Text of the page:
Learn French Conjunctions Easily and Effectively

By OptiLingo • 8 minute read

Learn French conjunctions easily and effectively

Conjunctions in French Create Complex Sentences

You use conjunctions in everyday life, but you barely even notice it. They’re a crucial part of English, and they’re equally crucial in French. So, if you’re learning French to become fluent, you absolutely need to know what conjunctions are. Recognize conjunctions when you encounter them, and use them in everyday French speech. That’s the best way to become fluent in French quickly.

What Are Conjunctions?

Conjunctions are the words that connect two parts of a sentence. Without conjunctions, you’d be limited to simple sentences in French. But if you know what they are and how to use them, you can talk in complex sentences, just like the locals. There are 3 different kinds of conjunctions in the French language:

  • Coordinating Conjunctions
  • Correlative Conjunctions
  • Subordinating Conjunctions
French conjunctions
English translation
et
and
que
that
comme
as
mais
but
ou
or
quand
when
si
if
puis
then
donc
so
car
because
ni
nor
parce que
because
pourquoi
why
lorsque
when
tandis que
while
puisque
since
comment
how
soit
either/or
or
but/and yet

French Coordinating Conjunctions

Coordinating conjunctions in French connect two equal parts of the sentence. Neither of the two parts is dominant or more emphasize. For example:

Marie took the dog for a walk, and then she went to work.

The “and” is the coordinating conjunction, and the two parts of the sentence are equally important. But, “and” isn’t the only option we have in French. There are 10 different coordinating conjunctions in French:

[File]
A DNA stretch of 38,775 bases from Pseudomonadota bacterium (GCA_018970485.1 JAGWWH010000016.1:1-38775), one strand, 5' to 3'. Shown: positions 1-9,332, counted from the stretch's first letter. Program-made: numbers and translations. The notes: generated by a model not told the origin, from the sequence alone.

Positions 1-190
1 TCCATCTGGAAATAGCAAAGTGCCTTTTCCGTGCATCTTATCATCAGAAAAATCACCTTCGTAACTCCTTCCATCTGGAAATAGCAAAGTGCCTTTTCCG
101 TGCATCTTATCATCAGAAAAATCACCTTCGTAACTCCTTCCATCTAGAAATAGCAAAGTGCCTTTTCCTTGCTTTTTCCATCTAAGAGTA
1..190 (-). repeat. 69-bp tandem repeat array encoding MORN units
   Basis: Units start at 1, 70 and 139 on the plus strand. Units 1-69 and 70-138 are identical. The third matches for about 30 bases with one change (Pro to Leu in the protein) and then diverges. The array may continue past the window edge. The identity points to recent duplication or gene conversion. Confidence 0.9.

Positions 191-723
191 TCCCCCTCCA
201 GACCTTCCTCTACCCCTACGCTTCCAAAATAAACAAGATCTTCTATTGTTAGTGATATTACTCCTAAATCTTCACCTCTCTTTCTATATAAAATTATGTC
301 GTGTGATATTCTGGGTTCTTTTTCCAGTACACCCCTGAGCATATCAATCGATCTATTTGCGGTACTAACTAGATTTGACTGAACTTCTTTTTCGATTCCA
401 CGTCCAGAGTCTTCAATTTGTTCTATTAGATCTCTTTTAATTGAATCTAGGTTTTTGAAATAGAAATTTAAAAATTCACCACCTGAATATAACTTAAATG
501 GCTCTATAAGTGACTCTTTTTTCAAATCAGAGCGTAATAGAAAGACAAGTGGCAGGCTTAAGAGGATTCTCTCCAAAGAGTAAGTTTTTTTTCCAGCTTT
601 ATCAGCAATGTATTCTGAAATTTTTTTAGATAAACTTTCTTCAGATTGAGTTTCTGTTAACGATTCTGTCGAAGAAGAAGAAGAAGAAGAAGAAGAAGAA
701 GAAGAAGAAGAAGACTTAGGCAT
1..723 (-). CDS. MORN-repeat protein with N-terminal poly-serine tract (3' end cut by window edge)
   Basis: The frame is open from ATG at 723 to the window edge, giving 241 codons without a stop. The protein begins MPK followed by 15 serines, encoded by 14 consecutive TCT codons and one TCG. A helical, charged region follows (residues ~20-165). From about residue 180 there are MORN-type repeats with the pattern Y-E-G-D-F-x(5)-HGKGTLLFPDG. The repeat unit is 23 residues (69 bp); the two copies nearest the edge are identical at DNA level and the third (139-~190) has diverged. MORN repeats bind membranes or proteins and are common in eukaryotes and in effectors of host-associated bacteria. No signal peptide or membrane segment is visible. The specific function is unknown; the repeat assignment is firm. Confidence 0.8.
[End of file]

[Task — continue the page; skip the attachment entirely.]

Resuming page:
1. Et – and

Et (and) is a very common French conjunction. It can join equal words and clauses together seamlessly. You can use it just like in English.

  • J’adore les croissants et le café. – I love croissants and coffee.

French conjunctions help create complex sentences

2. Parce que – because

This is also an extremely common French conjunction. Everyday French people use if very often. It’s the same meaning as the English “because”.

  • Je l’ai épousée parce que je l’aime. – I married her because I love her.

3. Car – because

No, not the English word for vehicle. Car is a French conjunction that signals cause. It’s very similar to “parce que”, but there’s a subtle difference. But, it’s actually not very common in everyday speech. You’ll see it more often in French writing. Of the two, “parce que” is definitely more popular.

  • Je nage car c’est du bon exercise. – I swim because it’s good exercise.

4. Or – but/and yet

Again, a cognate. “Or” isn’t the same as English “or”, and it’s not even “gold” as a French conjunction. You use this to draw a negative conclusion in the second half of the sentence.

  • Il faudrait arrived à l’école à 8 heures , or, il y a trop de traffic. – I should be in school at 8, but/and yet there’s too much traffic.

5. Ensuite – then

This is also a very common French conjunction, use it often to create natural-sounding complex sentences.

  • Je suis allé à l’école, et ensuite à l’université. – I went to school, and then to University.

6. Ou – or

While this is a common French conjunction, it’s easy to confuse with “où” (where). The accent grave and the context can help you set them apart.

  • Je veux de la glace ou du gâteau. – I want the ice cream or the cake.

7. Ou bien – or else/or otherwise

“Or else” sounds very threatening in English, but in French, it’s a much more calm conjunction.

  • Nous pouvons avoir des spaghettis pour le dîner, ou bien nous pouvons avoir une pizza. – We can have spaghetti for dinner, or (else) we can can have pizza.

8. Puis – then

This is very similar to “ensuite”. While the meaning is the same, there’s one difference in usage. “Puis” is strictly a conjunction, and has to be in the middle of the sentence as a connector. And “ensuite” can be at the end of the sentence too as and adverb.